Fight Facts is a breakdown of all of the interesting information and cage curiosities on every card, with some puns, references and portmanteaus to keep things fun. These deep stat dives delve into the numbers, providing historical context and telling the stories behind those numbers.
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TOTAL NUMBER OF INVICTA FIGHTS: 305
TOTAL NUMBER OF INVICTA EVENTS: 34
In returning to Kansas City, Kansas, for the first time since Invicta 4, Invicta Fighting Championships on Friday kicked off its first tournament, with solid action and major divisional implications. Invicta 34 featured a new champion who needed three tries to win a title, the two most active fighters in the organization earning wins and one of the rarest stoppages seen in MMA.
ENTER THE TOURNAMENT: The inaugural flyweight tournament began at Invicta 34 -- the first tournament in the history of the promotion -- and featured four semifinalists competing to eventually challenge the winner of the main event for the title.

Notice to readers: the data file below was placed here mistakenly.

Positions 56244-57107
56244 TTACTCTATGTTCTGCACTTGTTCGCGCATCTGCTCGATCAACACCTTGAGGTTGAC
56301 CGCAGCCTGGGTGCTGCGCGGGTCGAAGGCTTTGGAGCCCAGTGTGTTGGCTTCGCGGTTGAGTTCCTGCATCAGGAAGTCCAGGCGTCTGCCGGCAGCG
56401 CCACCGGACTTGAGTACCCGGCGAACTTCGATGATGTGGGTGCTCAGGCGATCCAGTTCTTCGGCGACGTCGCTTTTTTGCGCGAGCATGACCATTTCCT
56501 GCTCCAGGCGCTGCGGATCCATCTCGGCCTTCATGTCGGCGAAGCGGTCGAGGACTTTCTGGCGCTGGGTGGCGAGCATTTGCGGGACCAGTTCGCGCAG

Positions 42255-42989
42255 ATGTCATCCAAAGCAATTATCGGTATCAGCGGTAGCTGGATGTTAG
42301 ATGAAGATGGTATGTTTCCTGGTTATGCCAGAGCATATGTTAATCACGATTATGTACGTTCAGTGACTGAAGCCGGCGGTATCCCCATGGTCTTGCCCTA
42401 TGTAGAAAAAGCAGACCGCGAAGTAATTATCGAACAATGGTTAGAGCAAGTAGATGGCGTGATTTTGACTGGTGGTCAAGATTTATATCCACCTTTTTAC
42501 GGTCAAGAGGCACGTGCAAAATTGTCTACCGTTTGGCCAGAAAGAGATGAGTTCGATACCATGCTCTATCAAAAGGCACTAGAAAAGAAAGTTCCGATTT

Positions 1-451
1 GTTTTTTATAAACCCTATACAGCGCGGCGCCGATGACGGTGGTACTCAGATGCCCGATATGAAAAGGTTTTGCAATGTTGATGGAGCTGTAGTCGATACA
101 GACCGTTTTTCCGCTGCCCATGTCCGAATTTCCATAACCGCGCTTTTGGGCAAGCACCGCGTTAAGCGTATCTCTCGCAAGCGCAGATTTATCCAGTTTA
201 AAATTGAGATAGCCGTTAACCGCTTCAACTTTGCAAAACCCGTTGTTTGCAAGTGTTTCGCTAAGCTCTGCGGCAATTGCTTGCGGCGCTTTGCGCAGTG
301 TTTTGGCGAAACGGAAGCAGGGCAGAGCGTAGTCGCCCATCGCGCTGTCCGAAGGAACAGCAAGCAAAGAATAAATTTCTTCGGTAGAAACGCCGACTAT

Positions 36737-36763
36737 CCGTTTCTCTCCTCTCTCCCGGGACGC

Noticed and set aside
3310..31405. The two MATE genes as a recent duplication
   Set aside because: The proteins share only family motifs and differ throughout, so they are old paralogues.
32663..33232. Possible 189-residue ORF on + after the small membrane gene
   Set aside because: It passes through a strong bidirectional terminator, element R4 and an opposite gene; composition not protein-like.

PRETTY FLY FOR A FIGHT NIGHT: Six bouts at Invicta 34 took place in the flyweight division, the most in a single event by far. No previous Invicta event had ever featured more than three bouts in the 125-pound division.
DOUBLE TAP, BACK OF THE HEAD: Two different fighters tapped out to rear-naked chokes at this event, joining six other shows that have had multiple rear-naked choke stoppages in a single night. The last occurred at Invicta 19 in 2016.